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Banner - Hmong Community, Yao Style, Victoria, 1990 Object Reg. No: SH 901005

Summary:
Embroidered Banner made by members of the Hmong community in Victoria, in 1990. It depicts a Hmong celebration. The Victorian Hmong community developed after many Hmong fled from Laos in 1975 and arrived in Australia in mid 1980's after spending time in Thai refugee camps. The women of the Victorian Hmong community produced and sold these types of works at the Fitzroy Craft Market to supplement family income.

Fine needlework has always been a source of great pride to Hmong women and girls are taught to sew at age seven or eight. This type of embroidered panel is typical of Yao style in both technique and colour.
Description:
Rectangular banner in navy with no padding. There is an appliqued border consisting of a plain blue band on the outer edge, a narrow band in grey, then one in white, a zigzag pattern of blue and grey, and finally two narrow bands in white and grey. The central panel uses fabric and embroidery threads to depict men, women and children on a festive occasion. They are all shown in traditional festive dress.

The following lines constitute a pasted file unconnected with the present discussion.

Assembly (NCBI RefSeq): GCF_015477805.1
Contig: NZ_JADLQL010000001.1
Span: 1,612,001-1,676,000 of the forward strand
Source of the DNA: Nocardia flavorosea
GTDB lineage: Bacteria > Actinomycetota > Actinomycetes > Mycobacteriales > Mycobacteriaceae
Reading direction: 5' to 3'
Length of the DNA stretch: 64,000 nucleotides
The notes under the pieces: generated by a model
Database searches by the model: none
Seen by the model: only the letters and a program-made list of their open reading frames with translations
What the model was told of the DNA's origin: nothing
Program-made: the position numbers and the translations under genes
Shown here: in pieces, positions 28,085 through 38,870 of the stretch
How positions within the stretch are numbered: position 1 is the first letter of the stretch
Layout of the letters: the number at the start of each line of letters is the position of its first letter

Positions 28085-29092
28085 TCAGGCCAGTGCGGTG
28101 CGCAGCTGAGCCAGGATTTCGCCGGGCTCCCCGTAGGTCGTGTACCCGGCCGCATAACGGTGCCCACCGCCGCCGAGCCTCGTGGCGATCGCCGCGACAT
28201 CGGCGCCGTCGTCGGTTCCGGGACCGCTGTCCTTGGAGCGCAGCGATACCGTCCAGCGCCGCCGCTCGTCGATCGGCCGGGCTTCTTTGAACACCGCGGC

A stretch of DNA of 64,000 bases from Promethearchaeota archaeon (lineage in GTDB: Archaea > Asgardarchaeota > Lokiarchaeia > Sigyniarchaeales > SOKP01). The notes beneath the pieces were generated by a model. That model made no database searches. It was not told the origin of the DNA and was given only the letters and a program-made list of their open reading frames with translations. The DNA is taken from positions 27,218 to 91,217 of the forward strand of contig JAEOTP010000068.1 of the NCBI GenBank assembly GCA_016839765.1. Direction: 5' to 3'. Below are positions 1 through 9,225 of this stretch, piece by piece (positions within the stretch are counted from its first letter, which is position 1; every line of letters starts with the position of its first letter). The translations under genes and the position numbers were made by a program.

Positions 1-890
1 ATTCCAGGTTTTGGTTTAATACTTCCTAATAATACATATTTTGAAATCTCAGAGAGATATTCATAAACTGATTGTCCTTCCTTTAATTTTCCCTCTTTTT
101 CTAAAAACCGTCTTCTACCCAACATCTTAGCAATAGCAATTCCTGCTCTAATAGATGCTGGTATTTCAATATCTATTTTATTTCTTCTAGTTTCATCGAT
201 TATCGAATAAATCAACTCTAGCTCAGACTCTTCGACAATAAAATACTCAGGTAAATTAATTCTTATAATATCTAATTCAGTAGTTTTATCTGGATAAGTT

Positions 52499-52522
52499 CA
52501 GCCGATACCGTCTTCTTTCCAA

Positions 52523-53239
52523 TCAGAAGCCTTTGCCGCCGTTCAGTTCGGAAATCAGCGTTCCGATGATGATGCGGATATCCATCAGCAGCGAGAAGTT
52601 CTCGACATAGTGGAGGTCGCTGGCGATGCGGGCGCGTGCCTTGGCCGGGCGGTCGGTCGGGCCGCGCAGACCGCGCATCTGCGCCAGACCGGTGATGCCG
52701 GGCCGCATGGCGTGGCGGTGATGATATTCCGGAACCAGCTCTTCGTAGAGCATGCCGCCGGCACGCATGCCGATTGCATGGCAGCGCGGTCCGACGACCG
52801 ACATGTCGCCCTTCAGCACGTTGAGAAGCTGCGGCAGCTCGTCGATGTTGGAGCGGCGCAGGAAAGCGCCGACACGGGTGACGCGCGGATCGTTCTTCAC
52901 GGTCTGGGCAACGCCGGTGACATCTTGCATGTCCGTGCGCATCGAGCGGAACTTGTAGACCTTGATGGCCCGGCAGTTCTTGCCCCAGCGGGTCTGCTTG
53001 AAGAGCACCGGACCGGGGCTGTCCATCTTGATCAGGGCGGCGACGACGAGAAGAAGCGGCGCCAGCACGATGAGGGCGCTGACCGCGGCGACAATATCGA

Discipline: History
Dimensions: 87.00 cm (Height), 129.00 cm (Length)

More information

Tagged with: cultural identity, cultural maintenance, handcrafts, hmong, laotian communities, laotian culture, laotian immigration, refugees
Themes this item is part of: Immigration & Artistic Practice Collection, Cultural Diversity Collection, Migration Collection
Primary Classification: CULTURAL IDENTITY
Secondary Classification: Ethnicity - Creative Practice
Tertiary Classification: needlework
Place & Date Made: Hmong Community, Melbourne, Victoria, Australia, 1990
Place & Date Used: Hmong Women's Stall, Fitzroy, Victoria, Australia, 1990
References: Costelow, M. Embroidery, Marshall Cavendish Editions pp. 266-267.

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